In the Name of the Father, the Son and the Holy Ghost.
How often have we heard today’s a parable about those people who
were called to the Bridal Feast of the King, and who refused to
come. The one who had acquired a plot of land; he thought he was in
possession of it; in reality, he was so attached to it that he could
not detach himself from it: he was a prisoner of what he thought he
possessed. And so it is with whatever we imagine we possess; it is
enough for us to have the smallest thing in our hand - and this hand
is alienated to us; we cannot use it anymore, we cannot use our arm,
our whole body is conditioned by what we possess, or imagine we
possess: we are held a prisoner by it.
Others refused to come because they had bought five pairs of oxen:
they had to try them, they had a task to fulfil, they had work to
do, they had perhaps what they believed to be a mission in life, and
therefore they had no time for anything except that that was their
And the last refused to come because his heart was full of his own
joy; having married, how could he be concerned with anyone else’s
marriage? He was full of his own joy - how could he participate in
anyone else's joy?
And so, they all turned away from the call.
Doesn't it apply very directly to us? Each of us possesses something
that he deems so important that he is prepared to turn away from God
- yes, from God: there is no time for prayer, there is no time for
worship. At the same time we turn away from other people who need us
because we are busy with our own business?
And how often happens that we are full of joy or of sorrow - but
they are our own, we hug them to our heart, we have no time for
anyone else's sorrow or anyone else’s joy.
But then, what should we do? You hear every Sunday in the Liturgy
words that say, ‘Let us lay aside all the cares of this life’; does
it mean that we must turn away from the earth on which we live, from
the tasks which are ours, from the joys and true sorrows that come
our way? No!
But there is an answer to it perhaps in the lines that precede the
reading from the Epistle which we heard today, where we are told:
Are you risen with Christ? Are you where He is? Is your life hid in
God with Christ? What does it really mean to us? It means that if we
are dead with the death of Christ to everything which is destructive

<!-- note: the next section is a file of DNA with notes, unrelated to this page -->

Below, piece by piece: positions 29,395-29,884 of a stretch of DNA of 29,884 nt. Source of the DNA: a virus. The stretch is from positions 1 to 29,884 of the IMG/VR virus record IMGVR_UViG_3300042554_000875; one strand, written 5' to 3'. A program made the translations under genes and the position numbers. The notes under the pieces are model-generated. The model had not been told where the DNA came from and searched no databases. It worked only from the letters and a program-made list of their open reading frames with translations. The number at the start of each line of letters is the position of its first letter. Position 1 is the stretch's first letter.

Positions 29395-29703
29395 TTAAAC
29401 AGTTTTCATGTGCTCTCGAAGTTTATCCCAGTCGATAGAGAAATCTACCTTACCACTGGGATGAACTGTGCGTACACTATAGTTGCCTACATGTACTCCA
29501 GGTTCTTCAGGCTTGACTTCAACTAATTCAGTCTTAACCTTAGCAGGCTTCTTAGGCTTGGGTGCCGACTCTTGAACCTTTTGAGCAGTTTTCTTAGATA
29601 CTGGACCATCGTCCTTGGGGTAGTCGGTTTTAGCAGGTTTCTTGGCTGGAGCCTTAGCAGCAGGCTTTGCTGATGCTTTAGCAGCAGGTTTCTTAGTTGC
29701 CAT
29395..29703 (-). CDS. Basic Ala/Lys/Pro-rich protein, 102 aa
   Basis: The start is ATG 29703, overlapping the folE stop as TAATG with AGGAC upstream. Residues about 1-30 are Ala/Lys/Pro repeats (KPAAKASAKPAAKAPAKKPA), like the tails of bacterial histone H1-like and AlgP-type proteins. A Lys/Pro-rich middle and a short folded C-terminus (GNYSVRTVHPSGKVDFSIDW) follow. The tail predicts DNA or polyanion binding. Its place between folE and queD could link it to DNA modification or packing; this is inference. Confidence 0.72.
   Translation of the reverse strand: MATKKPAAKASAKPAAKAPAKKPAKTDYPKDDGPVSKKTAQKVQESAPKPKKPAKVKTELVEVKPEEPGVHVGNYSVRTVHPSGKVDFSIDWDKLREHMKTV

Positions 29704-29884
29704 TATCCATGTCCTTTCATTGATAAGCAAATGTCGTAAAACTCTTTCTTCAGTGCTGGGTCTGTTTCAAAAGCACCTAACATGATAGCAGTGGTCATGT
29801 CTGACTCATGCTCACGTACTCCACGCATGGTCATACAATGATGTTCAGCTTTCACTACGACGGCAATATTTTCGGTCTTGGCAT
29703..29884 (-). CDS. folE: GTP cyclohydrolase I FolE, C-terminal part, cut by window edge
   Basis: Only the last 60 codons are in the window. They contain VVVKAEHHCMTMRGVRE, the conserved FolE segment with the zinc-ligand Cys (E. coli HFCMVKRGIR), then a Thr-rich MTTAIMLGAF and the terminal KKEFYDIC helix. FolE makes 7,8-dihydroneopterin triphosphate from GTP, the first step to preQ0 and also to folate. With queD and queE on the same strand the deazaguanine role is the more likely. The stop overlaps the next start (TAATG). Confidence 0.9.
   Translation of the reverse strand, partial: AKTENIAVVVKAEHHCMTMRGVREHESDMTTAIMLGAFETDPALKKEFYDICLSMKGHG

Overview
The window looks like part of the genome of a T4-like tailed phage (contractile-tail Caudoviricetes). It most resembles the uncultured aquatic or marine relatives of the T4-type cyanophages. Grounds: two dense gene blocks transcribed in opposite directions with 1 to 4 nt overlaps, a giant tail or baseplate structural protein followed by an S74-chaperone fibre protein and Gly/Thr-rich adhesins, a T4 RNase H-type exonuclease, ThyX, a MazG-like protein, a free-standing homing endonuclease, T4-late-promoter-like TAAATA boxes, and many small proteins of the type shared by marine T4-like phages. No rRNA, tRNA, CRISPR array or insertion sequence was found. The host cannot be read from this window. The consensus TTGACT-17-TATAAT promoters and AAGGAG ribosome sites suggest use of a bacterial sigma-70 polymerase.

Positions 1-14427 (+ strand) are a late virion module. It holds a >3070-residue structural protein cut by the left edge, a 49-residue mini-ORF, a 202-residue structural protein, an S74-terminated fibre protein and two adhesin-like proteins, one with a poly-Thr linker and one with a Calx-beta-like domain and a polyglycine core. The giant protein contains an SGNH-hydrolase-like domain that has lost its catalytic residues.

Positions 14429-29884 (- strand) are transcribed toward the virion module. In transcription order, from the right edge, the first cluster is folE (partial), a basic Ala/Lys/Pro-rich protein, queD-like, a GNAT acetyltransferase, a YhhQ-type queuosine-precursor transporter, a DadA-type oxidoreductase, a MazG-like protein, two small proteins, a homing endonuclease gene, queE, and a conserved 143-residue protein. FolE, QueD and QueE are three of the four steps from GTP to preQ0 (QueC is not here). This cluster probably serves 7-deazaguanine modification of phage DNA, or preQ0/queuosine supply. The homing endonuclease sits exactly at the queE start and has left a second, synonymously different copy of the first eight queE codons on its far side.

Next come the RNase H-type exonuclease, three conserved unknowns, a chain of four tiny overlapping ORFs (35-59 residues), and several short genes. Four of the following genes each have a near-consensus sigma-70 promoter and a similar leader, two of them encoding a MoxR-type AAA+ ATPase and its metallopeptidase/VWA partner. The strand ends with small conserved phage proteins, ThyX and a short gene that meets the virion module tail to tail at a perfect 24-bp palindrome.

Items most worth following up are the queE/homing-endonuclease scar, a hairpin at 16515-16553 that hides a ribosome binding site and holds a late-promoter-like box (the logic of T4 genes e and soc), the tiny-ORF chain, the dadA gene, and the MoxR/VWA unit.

of love, destructive of compassion, which is self-centredness, which
is self-love, which leaves no space for anyone but ourselves - if we
are dead to all this, and if we have accepted life on Christ's
terms, ready to live for others, live for God, live for the joy and
life of those who surround us - then we are risen with Christ, and
our life is indeed hid with Christ in God, it is at the very depth
of God, at the very depth of divine love! And then we can turn to
the earth; then, instead of possessing we can serve, instead of
overpowering we can try to bring this earth of ours, in an act of
love, in an act of reverence to be free, to be God's earth, to be
able to bring fruit, not as it does being raped, being violently
possessed by us, but giving us its fruit in an act of responsive
love. And the same applies to our tasks; we are called to serve, we
are called to make of all our life an act of concern, of love, of
service - then, all that we do becomes an act of God, then it
becomes meaningful and it does not separate us from God.
And if joy has come into our heart, it is a gift of God; if sorrow
has come into our heart, we can carry it to God, for it to be
integrated in the mystery of salvation!
Let us reflect on this! Let us truly lay aside all the cares of this
life in the sense that let us not be prisoners, but free: Christ has
come to set us free. And then the earth, and our labour, and our
joys, and our sorrows and everyone on earth will become part of the
Kingdom of God. Then indeed, our life will be hid with Christ in
God, but a God Who have chosen so to love the world as to be
incarnate, to become man among men, to take upon Himself all the
human destiny, createdness, life in a fallen world, the consequences
of human sin, and even the loss of God which is what kills. And,
having accepted it all in an act of saving and redempting love, He
has risen, and anyone can enter into eternal life, the life of the
resurrection by uniting himself or herself to Christ. Amen.